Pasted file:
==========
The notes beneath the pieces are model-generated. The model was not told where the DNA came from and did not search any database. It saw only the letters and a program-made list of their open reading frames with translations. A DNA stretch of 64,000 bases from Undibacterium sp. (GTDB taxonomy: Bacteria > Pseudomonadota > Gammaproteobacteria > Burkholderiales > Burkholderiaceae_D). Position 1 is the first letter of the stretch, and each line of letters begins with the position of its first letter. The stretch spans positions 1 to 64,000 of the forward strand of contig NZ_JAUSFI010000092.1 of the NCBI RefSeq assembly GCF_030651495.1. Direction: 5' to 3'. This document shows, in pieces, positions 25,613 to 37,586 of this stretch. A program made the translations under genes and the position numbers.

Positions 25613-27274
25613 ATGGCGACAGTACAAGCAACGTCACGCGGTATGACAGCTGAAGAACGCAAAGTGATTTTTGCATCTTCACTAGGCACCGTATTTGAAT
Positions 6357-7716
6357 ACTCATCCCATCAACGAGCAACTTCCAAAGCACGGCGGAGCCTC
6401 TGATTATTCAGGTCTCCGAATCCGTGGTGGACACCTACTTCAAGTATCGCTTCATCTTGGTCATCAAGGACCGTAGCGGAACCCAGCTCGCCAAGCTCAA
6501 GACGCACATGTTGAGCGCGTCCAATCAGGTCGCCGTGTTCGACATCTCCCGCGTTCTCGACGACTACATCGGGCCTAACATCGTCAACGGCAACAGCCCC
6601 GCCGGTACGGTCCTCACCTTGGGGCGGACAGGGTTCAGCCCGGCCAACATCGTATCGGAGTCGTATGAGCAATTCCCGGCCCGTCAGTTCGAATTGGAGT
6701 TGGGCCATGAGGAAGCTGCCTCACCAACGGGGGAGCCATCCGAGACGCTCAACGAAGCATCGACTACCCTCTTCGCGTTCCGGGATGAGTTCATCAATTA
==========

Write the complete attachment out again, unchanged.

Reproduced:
The notes beneath the pieces are model-generated. The model was not told where the DNA came from and did not search any database. It saw only the letters and a program-made list of their open reading frames with translations. A DNA stretch of 64,000 bases from Undibacterium sp. (GTDB taxonomy: Bacteria > Pseudomonadota > Gammaproteobacteria > Burkholderiales > Burkholderiaceae_D). Position 1 is the first letter of the stretch, and each line of letters begins with the position of its first letter. The stretch spans positions 1 to 64,000 of the forward strand of contig NZ_JAUSFI010000092.1 of the NCBI RefSeq assembly GCF_030651495.1. Direction: 5' to 3'. This document shows, in pieces, positions 25,613 to 37,586 of this stretch. A program made the translations under genes and the position numbers.

Positions 25613-27274
25613 ATGGCGACAGTACAAGCAACGTCACGCGGTATGACAGCTGAAGAACGCAAAGTGATTTTTGCATCTTCACTAGGCACCGTATTTGAAT
Positions 6357-7716
6357 ACTCATCCCATCAACGAGCAACTTCCAAAGCACGGCGGAGCCTC
6401 TGATTATTCAGGTCTCCGAATCCGTGGTGGACACCTACTTCAAGTATCGCTTCATCTTGGTCATCAAGGACCGTAGCGGAACCCAGCTCGCCAAGCTCAA
6501 GACGCACATGTTGAGCGCGTCCAATCAGGTCGCCGTGTTCGACATCTCCCGCGTTCTCGACGACTACATCGGGCCTAACATCGTCAACGGCAACAGCCCC
6601 GCCGGTACGGTCCTCACCTTGGGGCGGACAGGGTTCAGCCCGGCCAACATCGTATCGGAGTCGTATGAGCAATTCCCGGCCCGTCAGTTCGAATTGGAGT
6701 TGGGCCATGAGGAAGCTGCCTCACCAACGGGGGAGCCATCCGAGACGCTCAACGAAGCATCGACTACCCTCTTCGCGTTCCGGGATGAGTTCATCAATTA